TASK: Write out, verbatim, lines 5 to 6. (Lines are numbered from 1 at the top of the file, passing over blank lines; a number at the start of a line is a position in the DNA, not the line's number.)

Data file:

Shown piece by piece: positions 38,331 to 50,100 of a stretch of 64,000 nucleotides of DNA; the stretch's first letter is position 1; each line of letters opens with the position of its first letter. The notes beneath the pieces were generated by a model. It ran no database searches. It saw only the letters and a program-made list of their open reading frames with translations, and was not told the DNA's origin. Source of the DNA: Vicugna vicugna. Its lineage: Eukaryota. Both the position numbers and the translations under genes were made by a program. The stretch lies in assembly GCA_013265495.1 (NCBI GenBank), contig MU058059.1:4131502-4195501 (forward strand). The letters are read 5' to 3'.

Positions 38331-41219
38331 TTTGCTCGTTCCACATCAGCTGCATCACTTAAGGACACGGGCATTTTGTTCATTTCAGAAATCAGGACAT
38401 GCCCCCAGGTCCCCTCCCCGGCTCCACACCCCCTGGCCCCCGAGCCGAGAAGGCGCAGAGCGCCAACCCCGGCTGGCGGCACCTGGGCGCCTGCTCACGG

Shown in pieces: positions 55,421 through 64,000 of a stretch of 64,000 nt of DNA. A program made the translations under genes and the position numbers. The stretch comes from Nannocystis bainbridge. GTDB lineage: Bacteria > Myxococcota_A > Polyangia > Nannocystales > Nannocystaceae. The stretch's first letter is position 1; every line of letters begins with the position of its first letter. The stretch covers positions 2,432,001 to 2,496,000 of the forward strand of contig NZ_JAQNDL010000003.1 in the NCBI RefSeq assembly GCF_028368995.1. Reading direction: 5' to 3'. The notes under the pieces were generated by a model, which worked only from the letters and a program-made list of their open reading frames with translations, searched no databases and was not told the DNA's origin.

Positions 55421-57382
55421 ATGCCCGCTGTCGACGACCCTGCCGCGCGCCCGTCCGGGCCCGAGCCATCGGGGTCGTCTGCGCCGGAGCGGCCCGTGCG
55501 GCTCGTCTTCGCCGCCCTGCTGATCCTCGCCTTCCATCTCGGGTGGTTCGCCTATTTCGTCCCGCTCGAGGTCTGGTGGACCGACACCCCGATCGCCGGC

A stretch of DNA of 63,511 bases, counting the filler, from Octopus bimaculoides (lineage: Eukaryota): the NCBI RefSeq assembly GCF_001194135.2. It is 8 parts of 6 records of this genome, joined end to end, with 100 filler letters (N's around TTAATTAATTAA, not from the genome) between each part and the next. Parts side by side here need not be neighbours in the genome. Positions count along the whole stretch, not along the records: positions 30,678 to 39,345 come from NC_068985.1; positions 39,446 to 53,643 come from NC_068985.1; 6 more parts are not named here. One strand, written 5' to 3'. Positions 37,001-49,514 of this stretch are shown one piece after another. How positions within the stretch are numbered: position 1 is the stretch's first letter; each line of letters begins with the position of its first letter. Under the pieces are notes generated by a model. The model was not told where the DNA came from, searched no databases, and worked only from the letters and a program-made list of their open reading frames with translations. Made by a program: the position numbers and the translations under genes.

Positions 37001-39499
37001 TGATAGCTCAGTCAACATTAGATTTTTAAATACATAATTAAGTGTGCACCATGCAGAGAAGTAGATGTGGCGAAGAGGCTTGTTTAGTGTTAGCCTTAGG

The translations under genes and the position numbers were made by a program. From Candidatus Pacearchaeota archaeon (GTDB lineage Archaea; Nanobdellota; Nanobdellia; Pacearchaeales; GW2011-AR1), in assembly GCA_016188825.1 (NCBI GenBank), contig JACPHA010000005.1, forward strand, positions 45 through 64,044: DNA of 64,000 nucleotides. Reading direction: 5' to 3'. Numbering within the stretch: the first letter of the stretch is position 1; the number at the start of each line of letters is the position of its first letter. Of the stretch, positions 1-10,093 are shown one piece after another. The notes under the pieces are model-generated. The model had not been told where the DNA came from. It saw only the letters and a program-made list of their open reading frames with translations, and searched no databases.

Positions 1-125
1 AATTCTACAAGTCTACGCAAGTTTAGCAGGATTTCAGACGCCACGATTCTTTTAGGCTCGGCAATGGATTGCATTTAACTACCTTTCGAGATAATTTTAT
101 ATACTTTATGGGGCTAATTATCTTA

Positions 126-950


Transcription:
Shown in pieces: positions 55,421 through 64,000 of a stretch of 64,000 nt of DNA. A program made the translations under genes and the position numbers. The stretch comes from Nannocystis bainbridge. GTDB lineage: Bacteria > Myxococcota_A > Polyangia > Nannocystales > Nannocystaceae. The stretch's first letter is position 1; every line of letters begins with the position of its first letter. The stretch covers positions 2,432,001 to 2,496,000 of the forward strand of contig NZ_JAQNDL010000003.1 in the NCBI RefSeq assembly GCF_028368995.1. Reading direction: 5' to 3'. The notes under the pieces were generated by a model, which worked only from the letters and a program-made list of their open reading frames with translations, searched no databases and was not told the DNA's origin.

Positions 55421-57382